Updated: 12/19/2019

Lyme Disease

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Topic
Snapshot
  • A 16-year-old boy presents to his primary care physician with fatigue, malaise, and a rash. His symptoms began approximately 1 week ago and have progressively worsened. He said he recently hiked in northern Connecticut but is unsure if he was bitten by a tick. On physical exam, there is an erythematous and slightly raised lesion that appears "target-like" on the right thigh. He is given oral doxycycline.
Introduction
  • Definition
    • a tick-borne illness characterized by 3 stages
      • early localized stage (within 1 month of the tick bite)
        • erythema migrans
      • early disseminated stage
        • multiple erythema migrans
        • neurological symptoms (e.g., facial nerve palsy, meningitis, and mononeuritis multiplex)
        • cardiac symptoms (e.g., carditis)
      • late stage
        • arthritis
        • encephalopathy or polyneuropathy
  • Epidemiology
    • incidence
      • most cases in the northeast and upper midwest
  • Etiology
    • Borrelia burgdorferi, a spirochete transmitted by the Ixodes tick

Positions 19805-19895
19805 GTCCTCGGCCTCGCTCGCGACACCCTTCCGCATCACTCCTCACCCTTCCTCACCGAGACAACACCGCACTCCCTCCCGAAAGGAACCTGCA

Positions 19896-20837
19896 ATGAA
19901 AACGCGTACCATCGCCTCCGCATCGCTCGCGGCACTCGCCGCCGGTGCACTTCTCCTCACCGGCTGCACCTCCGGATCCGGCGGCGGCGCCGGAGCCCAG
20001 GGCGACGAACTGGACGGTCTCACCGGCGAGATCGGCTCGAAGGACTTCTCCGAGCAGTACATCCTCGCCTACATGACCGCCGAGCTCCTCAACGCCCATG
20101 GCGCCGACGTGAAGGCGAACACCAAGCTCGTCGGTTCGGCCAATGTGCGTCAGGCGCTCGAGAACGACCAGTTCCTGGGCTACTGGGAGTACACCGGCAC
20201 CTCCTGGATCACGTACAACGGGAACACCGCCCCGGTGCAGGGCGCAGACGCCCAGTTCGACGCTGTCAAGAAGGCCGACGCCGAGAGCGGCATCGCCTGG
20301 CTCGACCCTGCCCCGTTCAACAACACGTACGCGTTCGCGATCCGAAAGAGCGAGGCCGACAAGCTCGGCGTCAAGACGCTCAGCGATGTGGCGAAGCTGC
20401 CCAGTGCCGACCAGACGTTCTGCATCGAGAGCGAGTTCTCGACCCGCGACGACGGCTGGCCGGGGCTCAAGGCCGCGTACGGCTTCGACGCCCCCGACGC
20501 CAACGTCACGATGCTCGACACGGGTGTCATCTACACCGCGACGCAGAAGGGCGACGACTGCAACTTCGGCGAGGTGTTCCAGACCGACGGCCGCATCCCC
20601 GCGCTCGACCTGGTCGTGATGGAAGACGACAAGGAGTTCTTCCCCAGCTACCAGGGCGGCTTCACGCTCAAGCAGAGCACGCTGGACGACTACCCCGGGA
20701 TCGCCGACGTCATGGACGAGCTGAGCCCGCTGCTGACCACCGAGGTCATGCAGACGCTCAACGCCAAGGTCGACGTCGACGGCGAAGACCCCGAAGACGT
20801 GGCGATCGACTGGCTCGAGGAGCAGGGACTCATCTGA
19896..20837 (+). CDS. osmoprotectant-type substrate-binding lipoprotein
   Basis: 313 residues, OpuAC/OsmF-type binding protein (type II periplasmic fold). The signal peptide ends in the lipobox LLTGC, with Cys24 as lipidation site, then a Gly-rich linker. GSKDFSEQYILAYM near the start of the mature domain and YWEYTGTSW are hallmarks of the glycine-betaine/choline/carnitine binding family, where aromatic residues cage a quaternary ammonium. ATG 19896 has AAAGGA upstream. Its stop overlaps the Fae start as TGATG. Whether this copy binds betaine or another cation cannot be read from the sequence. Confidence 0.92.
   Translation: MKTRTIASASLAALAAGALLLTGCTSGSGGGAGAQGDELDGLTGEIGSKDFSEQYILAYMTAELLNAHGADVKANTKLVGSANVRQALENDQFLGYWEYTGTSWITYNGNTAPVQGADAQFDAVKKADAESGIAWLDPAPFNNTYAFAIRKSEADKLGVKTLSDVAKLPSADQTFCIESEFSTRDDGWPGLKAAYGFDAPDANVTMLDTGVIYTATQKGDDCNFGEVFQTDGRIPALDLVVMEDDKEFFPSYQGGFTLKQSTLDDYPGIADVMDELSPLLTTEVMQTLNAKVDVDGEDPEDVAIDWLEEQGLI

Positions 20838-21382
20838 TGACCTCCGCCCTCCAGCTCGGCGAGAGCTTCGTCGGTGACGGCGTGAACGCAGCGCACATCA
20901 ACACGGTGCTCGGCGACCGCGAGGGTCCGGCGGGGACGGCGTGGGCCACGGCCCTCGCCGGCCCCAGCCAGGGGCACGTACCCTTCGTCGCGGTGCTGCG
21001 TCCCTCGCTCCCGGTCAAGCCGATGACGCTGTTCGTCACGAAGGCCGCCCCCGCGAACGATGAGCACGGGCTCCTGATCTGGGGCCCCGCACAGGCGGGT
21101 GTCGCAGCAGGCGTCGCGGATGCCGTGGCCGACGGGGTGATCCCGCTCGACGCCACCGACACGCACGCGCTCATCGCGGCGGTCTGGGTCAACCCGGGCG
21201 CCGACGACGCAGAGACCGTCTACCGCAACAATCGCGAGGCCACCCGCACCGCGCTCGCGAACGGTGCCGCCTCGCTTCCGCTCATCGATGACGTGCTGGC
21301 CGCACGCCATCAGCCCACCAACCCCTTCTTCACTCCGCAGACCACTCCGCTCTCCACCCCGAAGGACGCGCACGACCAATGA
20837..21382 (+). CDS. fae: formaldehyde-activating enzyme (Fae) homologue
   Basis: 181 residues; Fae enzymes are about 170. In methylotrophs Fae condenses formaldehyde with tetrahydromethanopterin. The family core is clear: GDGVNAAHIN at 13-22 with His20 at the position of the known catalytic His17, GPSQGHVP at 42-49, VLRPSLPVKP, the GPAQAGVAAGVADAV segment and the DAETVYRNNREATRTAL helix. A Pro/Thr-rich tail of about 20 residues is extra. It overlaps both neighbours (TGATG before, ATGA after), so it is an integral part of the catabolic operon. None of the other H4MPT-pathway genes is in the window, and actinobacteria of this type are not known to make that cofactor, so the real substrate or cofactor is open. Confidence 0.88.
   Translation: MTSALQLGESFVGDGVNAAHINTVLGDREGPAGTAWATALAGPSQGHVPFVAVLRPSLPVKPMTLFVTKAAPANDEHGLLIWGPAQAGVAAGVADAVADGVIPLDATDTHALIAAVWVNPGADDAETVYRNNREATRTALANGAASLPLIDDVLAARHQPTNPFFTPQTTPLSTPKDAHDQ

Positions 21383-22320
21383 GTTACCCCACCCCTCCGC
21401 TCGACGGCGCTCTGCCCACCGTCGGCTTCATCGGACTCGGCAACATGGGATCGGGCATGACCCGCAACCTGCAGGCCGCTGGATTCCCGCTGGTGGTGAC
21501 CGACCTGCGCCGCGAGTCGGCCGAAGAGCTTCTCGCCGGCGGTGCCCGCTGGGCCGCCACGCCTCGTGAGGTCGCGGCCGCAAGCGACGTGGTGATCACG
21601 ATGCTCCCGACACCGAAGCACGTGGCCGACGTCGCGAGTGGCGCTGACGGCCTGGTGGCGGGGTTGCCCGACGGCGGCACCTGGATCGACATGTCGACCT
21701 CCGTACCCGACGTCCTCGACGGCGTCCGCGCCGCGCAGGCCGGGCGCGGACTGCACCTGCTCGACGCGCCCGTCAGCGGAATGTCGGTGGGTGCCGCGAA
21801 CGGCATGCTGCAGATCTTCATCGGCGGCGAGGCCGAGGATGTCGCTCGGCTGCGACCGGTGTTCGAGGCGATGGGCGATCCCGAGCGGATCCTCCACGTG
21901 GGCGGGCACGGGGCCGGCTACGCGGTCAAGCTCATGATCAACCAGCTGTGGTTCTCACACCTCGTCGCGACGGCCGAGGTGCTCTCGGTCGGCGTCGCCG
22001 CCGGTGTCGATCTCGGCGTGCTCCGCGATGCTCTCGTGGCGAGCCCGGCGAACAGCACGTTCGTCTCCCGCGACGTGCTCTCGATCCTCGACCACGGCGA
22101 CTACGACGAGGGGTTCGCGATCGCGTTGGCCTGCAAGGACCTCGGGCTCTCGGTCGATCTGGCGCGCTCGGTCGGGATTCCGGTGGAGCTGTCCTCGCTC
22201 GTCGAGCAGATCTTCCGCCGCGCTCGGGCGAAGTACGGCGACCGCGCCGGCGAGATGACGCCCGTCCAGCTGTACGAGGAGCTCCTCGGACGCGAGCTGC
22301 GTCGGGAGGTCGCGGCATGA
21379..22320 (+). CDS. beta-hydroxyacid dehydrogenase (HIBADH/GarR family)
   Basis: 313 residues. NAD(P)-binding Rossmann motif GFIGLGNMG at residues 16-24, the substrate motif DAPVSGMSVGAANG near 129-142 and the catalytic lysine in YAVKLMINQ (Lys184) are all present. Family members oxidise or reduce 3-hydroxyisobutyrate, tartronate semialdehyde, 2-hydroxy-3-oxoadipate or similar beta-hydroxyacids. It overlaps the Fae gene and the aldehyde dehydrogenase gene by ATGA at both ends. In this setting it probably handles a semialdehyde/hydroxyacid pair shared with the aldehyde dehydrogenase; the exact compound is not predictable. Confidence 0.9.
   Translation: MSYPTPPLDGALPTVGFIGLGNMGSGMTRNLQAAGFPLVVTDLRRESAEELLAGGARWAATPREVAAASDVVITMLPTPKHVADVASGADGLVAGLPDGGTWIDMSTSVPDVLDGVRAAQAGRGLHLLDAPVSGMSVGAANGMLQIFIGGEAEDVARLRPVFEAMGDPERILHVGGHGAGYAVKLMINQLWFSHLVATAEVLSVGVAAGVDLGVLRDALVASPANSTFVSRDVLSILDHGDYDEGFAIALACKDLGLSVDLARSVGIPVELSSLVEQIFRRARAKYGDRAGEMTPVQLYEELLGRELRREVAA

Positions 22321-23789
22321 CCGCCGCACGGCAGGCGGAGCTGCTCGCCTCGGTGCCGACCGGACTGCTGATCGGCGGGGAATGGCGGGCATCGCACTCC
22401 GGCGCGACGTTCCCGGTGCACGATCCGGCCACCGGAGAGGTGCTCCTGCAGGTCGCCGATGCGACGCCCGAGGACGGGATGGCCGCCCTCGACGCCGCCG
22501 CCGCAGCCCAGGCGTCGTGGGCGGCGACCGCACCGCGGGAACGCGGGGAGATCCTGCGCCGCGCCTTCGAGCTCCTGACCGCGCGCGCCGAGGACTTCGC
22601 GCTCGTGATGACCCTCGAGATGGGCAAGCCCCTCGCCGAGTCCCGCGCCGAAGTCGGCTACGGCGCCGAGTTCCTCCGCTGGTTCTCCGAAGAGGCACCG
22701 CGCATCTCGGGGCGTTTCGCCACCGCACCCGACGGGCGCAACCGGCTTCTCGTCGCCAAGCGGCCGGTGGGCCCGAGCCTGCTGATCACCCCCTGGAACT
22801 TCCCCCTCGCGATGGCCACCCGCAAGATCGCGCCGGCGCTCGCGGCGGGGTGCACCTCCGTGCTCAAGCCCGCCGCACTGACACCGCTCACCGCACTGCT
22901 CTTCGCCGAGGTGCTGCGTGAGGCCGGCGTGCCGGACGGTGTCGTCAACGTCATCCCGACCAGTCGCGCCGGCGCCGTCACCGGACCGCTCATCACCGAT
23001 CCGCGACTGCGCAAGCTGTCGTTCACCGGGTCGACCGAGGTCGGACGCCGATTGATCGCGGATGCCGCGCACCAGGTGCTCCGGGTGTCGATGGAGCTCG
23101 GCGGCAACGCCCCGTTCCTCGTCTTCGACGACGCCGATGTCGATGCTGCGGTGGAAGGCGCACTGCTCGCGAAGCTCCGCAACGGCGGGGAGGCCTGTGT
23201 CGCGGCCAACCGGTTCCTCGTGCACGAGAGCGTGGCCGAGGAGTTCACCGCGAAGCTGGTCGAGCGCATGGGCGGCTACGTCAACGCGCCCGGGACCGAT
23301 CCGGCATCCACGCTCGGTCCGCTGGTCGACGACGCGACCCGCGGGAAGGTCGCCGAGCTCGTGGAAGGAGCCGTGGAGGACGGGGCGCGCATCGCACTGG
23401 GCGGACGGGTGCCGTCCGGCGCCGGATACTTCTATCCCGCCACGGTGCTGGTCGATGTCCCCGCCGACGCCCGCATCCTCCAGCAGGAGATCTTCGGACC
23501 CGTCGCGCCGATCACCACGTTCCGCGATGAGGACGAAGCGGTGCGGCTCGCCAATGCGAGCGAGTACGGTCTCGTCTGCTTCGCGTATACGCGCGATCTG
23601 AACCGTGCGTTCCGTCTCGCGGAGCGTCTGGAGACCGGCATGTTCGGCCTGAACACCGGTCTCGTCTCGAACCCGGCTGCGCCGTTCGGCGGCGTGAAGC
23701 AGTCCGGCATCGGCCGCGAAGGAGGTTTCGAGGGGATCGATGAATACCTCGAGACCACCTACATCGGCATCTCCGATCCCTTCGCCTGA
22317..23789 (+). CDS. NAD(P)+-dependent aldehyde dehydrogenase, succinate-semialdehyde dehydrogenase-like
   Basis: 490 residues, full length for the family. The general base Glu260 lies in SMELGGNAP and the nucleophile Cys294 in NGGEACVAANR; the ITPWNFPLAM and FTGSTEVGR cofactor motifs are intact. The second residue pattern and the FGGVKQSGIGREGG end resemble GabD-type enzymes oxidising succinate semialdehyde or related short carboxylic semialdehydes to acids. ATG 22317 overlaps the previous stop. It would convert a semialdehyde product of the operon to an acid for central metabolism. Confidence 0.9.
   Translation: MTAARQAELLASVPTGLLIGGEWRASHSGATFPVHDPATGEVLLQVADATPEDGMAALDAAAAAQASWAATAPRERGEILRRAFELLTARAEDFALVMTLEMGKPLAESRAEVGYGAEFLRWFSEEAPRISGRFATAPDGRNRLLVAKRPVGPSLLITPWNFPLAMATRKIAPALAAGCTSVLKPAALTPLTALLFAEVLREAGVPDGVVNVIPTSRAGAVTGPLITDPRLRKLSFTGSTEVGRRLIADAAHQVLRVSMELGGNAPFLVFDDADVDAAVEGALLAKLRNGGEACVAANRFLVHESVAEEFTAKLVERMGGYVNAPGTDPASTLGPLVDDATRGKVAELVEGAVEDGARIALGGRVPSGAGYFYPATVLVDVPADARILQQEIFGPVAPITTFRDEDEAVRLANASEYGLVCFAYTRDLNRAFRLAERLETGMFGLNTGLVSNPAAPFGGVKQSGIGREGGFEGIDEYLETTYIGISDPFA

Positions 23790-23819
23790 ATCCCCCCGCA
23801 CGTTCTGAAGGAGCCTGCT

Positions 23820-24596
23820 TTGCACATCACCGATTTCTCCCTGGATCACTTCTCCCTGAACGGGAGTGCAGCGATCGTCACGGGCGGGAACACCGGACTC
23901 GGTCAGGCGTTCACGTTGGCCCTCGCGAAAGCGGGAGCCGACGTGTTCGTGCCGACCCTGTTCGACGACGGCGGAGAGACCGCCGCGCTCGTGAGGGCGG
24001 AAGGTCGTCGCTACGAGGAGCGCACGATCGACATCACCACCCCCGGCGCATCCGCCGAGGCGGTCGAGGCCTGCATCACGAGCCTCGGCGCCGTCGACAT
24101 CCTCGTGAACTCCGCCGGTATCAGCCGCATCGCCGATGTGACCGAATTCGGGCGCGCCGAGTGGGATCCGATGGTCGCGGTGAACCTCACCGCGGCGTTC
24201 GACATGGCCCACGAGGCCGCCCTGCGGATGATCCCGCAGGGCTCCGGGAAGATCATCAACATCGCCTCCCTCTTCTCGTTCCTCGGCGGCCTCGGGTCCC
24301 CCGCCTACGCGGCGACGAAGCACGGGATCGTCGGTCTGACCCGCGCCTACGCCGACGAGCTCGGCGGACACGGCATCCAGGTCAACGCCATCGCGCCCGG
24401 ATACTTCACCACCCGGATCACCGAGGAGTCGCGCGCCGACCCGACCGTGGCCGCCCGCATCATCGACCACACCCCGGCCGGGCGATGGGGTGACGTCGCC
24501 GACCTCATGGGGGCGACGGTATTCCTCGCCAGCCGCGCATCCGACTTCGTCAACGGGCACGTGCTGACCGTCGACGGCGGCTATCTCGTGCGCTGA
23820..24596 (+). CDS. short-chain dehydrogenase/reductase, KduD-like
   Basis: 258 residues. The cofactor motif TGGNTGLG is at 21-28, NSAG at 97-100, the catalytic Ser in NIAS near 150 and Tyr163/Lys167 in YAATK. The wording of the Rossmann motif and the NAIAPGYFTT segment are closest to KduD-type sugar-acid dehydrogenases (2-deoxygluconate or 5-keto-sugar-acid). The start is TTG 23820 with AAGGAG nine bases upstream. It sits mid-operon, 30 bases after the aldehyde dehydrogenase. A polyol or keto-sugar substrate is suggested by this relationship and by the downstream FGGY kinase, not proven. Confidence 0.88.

• this tick is also a vector for
        • Anaplasma spp.
        • Babesia microti
  • Prognosis
    • the rash typically self-resolves without treatment
    • untreated Lyme disease can result in arthritis
    • excellent prognosis with early antibiotic treatment 
Presentation
  • Symptoms 
    • early localized stage
      • erythema migrans (7-14 days post-tick bite)
        • round erythema that expands and can result in the classic target lesion
        • may be accompanied by systemic symptoms such as
          • fevers
          • myalgias
          • arthralgias
          • headache
          • fatigue
    • early disseminated stage 
      • multiple erythema migrans
      • neurological symptoms (e.g., facial nerve palsy, meningitis, and mononeuritis multiplex)
      • lyme carditis
        • may present as an atrioventricular block and/or myopericarditis
    • late stage
      • arthritis
        • the knees are classically involved
      • encephalopathy or polyneuropathy
Differential Diagnosis
  • Ehrlichiosis 
    • fever, malaise, aches, without a rash
    • leukopenia, thrombocytopenia and elevated aminotransferases
Studies
  • Making the diagnosis
    • this is a clinical diagnosis
  • Cerebrospinal fluid analysis when there is central nervous system involvement
  • Synovial fluid analysis when arthritis is suspected
  • Serologic studies
    • performed to support the clinical diagnosis 
Treatment
  • Medical
    • doxycycline or amoxicillin  
      • indication
        • erythema migrans
        • Lyme arthritis
      • macrolides can be used in patients who are allergic to doxycycline, ceftriaxone, and cefuroxime
    • ceftriaxone
      • indication
        • neurologic Lyme disease
        • Lyme carditis

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